I'm aware that there are a few similar questions already answered, but I could not find what I was looking for in any of then, so please bear with me :)

For a school project I need to find an angle ($\theta$) of maximum range ($R$) and its dependency on initial velocity $\theta(v_0)$, considering quadratic drag force and wind blowing in the direction opposite of the throw.

Drag force in $x$ direction:$F_{\textrm{drag},x}=-Kv^2\cos(\alpha)=-Kv_x(v_x^2+v_x^2)^{1 /2}$

Drag force in $y$ direction:$F_{\textrm{drag},y}=-Kv^2\sin(\alpha)=-Kv_y(v_x^2 +v_x^2)^{1/2}$

Wind force: $F_\textrm{wind}=F$

In x direction: $F_{w,x}=F\cos(\theta)$

In y direction: $F_{w,y}=F\sin(\theta)$

So the equations should look like this:

\begin{align}mv_y' &= -kv_x\cdot (v_x^2 + v_y^2)^{1/2}- F\cdot \cos\theta \\ mv_x' &= -kv_y\cdot (v_x^2 + v_y^2)^{1/2}- F\cdot \sin\theta- mg \end{align} Now I'm not sure how to solve this system of two non-linear differential equations... I'm figuring it should be done numerically, but I'm not very familiar with programming (I've only programmed a little bit in Python, but not this kind of stuff). Thank you for any answer!

  • $\begingroup$ 2D quadratic drag was also considered in this Phys.SE post and links therein. $\endgroup$
    – Qmechanic
    Sep 15, 2016 at 10:15

1 Answer 1


Forget about the force $F$ of the wind as an extra term rather note the the speed of the projectile in the x-direction relative to the air will be speed of the projectile in still air (relative to the ground) $v_x(t)$ plus the speed of the wind relative to the ground $w_x$ which is a constant.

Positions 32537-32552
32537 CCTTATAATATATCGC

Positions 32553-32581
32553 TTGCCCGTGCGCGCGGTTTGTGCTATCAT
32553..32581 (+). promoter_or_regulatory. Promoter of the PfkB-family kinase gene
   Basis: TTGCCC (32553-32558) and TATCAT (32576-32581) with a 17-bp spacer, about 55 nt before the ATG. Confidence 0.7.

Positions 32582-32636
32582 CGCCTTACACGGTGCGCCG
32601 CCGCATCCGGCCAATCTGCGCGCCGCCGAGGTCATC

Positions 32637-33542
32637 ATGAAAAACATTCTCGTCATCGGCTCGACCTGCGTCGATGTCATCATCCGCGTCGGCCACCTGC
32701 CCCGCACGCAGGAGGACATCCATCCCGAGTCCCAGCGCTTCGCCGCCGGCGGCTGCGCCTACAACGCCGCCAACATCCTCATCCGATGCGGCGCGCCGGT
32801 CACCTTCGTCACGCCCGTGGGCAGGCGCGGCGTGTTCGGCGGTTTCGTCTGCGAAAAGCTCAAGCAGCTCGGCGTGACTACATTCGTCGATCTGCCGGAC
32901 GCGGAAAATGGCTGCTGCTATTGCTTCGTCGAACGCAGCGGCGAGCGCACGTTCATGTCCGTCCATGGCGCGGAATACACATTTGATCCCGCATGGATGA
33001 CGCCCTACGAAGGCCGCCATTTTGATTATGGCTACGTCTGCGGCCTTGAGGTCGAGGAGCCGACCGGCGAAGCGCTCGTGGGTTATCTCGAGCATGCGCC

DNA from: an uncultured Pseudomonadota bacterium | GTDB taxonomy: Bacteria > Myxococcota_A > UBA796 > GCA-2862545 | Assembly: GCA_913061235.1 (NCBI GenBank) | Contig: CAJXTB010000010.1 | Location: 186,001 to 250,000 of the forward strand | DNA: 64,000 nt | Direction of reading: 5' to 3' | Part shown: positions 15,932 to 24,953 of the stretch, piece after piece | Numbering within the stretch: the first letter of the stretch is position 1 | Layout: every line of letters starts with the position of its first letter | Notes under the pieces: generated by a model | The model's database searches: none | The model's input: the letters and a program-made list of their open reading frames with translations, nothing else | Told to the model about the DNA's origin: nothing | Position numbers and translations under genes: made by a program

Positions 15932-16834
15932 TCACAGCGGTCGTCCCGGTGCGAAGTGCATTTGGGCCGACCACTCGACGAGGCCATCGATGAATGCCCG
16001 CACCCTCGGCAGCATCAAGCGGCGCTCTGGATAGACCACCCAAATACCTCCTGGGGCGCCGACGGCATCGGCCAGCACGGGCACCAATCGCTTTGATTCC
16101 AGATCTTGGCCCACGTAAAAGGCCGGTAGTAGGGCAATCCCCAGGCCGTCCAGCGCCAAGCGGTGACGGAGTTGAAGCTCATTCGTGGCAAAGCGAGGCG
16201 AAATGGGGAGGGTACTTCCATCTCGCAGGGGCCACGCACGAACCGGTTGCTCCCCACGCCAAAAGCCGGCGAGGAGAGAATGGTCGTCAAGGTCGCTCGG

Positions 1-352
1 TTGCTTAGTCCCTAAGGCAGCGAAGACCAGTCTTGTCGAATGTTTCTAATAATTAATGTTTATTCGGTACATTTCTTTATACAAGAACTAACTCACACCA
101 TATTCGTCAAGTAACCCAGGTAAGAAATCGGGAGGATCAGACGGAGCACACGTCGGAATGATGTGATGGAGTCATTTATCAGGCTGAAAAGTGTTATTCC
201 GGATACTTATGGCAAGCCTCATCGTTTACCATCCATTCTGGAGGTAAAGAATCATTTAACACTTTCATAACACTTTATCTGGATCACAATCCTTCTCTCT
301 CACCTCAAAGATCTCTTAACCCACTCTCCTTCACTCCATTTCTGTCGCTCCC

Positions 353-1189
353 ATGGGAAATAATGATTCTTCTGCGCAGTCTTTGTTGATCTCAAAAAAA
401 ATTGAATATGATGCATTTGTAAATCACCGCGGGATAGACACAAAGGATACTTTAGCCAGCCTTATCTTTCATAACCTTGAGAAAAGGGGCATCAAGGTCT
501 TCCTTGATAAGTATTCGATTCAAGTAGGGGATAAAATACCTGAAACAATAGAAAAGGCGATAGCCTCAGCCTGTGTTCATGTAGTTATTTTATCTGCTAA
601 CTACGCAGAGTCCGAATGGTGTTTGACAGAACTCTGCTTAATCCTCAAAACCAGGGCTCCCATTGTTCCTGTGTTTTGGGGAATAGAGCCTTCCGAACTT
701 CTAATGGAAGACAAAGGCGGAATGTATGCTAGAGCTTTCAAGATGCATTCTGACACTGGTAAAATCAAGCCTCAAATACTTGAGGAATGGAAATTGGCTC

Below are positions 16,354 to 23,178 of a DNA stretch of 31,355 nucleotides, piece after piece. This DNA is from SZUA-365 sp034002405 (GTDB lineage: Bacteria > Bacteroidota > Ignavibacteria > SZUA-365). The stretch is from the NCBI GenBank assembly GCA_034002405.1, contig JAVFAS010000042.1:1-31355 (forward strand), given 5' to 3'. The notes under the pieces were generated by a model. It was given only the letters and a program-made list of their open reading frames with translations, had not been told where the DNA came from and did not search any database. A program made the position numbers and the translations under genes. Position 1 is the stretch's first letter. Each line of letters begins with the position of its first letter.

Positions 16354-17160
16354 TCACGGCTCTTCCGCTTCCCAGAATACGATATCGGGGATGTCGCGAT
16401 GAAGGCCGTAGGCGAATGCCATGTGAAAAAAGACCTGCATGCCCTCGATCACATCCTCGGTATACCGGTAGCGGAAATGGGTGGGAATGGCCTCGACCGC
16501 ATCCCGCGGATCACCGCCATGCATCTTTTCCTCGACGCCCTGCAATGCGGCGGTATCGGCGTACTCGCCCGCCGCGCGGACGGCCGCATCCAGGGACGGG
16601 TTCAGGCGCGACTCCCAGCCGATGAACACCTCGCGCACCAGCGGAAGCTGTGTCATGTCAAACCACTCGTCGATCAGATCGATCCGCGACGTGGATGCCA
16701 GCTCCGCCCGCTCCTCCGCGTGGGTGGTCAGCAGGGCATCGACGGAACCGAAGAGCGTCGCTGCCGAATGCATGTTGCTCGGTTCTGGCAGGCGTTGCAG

The next thing to note is that you can resolve the frictional forces into two components $K v^2_y(t)$ and $K (v^2_x(t) + w^2_x) $ and use them appropriately to find the equations of motion in the $x$ and $y$ directions.
This will mean that you will get two differential equations one in $x$ and $t$ and the other in $y$ and $t$ so solving them will not be quite as daunting?

Most Physics problems end up with one having to solve differential equations the vast majority of which do not have analytic solutions.

In Feynman - Lectures on Physics Section 9–6 Numerical solution of the equations there is a description of how one might solve a differential equation but there are better methods which you might care to research?

There are applications like Mathematica (and its baby brother WolframAlpha) which can do the job for you.

  • $\begingroup$ Thank you for your answer, it is very helpful. I would just like to ask you why you only consider the x component of wind speed? Like when you resolved the frictional forces into x and y component. $\endgroup$
    – nunca13
    Sep 16, 2016 at 5:19
  • $\begingroup$ You said that the wind was in a direction opposite to the throw so I assumed it was in the minus $x$ direction. Did you mean that the wind had a downward (minus $y$) motion? $\endgroup$
    – Farcher
    Sep 16, 2016 at 5:24
  • $\begingroup$ I meant it was blowing at the angle, at which the projectile was launched. I just got confused because of this misunderstanding. $\endgroup$
    – nunca13
    Sep 16, 2016 at 6:49
  • $\begingroup$ In practice I think that it would be unusual for the wind to blow in the direction you are suggesting especially if the projectile is launched from ground level. If you are allowed to do so, I would have the wind just blowing horizontally but if that is not allowed then you need an extra term in the equation of motion for the $y$ direction and note that that component of the wind will be in the opposite direction to the upward motion of the projectile but in the same direction as the projectile is coming down. $\endgroup$
    – Farcher
    Sep 16, 2016 at 7:35

Your Answer

By clicking “Post Your Answer”, you agree to our terms of service and acknowledge you have read our privacy policy.

Not the answer you're looking for? Browse other questions tagged or ask your own question.